Negro spirituals sung by enslaved African-Americans are categorized as the oldest American folk songs. Thus, because country music is a descendant of blues and folk music, the Black musical tradition in the genre extends to the 17th century, well before the genre’s established 1920s roots.

The inspirational fiber of country music was expertly refined and developed by, and then passed down from, men and women who were the sons and daughters of slaves and sharecroppers to their generations of Black descendants, who still tend and grow the legacy of these profound American sounds.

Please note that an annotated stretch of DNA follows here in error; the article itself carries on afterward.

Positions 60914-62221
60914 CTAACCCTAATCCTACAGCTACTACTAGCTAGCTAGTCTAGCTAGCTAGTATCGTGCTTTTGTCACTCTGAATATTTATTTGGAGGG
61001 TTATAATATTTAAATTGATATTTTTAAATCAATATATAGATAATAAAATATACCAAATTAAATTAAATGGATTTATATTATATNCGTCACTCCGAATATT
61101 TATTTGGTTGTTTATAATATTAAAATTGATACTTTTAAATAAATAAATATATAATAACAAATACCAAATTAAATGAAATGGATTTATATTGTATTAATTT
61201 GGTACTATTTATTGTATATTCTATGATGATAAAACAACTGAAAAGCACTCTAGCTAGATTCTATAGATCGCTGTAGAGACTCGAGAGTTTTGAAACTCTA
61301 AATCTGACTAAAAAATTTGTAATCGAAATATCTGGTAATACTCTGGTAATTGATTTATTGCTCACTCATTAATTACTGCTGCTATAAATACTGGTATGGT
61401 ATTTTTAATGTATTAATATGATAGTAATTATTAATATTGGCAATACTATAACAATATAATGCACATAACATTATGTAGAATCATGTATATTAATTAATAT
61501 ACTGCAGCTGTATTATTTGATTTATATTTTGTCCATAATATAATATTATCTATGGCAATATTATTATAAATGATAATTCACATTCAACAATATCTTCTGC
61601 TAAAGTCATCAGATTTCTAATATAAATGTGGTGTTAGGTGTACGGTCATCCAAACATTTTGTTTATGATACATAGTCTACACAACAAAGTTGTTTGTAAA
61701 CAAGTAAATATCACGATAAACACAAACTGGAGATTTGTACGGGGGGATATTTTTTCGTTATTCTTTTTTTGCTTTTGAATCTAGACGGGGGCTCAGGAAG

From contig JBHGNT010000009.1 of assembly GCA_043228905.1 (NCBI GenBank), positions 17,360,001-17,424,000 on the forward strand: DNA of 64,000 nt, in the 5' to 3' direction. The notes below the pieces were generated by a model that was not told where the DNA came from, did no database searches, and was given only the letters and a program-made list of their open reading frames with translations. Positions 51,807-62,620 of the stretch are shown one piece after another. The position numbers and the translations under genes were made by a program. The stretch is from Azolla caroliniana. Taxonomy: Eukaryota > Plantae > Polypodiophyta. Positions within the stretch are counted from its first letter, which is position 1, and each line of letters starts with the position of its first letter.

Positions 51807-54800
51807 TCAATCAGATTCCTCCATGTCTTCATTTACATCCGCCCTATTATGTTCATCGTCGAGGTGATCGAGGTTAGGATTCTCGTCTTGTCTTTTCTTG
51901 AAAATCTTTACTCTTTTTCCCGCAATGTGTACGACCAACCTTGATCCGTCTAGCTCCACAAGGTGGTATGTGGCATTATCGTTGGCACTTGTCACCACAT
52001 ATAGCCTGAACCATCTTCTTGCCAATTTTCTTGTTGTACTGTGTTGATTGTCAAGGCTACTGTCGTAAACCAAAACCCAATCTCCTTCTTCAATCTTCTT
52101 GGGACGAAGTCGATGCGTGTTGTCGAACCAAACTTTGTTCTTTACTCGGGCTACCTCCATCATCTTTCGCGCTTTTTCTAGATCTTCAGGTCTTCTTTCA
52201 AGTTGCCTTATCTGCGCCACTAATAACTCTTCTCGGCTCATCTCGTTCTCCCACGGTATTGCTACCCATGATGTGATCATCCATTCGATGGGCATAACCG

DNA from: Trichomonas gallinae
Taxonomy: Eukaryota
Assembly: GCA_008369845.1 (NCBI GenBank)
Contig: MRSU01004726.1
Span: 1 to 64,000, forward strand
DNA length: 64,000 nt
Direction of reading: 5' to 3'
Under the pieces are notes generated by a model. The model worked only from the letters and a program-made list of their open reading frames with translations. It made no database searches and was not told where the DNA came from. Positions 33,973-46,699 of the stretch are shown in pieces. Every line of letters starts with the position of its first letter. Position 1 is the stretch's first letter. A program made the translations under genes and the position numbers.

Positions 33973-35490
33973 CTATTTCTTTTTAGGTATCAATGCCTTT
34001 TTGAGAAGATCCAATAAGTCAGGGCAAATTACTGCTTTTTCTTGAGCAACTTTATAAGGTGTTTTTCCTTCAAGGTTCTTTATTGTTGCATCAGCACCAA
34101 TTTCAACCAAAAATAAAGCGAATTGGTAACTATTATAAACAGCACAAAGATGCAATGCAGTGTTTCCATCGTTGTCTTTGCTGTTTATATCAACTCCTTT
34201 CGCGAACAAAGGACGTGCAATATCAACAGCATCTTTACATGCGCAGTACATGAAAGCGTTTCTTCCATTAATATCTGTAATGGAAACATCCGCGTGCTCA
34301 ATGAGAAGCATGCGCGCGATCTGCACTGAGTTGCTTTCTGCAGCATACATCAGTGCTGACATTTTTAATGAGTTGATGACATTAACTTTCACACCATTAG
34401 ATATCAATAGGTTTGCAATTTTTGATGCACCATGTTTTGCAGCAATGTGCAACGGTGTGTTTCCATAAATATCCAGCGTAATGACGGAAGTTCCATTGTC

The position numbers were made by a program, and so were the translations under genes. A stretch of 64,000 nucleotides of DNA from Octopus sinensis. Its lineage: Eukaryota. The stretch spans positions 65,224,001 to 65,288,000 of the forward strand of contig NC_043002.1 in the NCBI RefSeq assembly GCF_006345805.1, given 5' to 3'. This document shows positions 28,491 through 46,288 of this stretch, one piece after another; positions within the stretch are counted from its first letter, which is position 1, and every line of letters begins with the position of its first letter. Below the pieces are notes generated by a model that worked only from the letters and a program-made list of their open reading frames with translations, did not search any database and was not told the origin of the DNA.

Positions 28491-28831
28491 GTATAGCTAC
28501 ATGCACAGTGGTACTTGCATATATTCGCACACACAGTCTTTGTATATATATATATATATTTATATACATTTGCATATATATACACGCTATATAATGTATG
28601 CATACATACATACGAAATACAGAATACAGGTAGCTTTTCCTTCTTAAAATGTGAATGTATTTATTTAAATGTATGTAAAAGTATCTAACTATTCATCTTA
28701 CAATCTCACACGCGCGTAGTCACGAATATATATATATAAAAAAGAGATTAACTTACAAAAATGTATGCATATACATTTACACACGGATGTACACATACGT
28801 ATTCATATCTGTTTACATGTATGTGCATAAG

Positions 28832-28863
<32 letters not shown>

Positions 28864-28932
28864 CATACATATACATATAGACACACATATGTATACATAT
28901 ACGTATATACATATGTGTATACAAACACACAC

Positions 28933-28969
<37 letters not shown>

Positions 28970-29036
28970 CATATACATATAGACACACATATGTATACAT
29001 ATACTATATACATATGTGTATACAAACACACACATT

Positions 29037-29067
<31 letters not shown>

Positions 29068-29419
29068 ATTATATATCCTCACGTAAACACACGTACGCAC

Keep reading for a short history of Black artists' place in country music: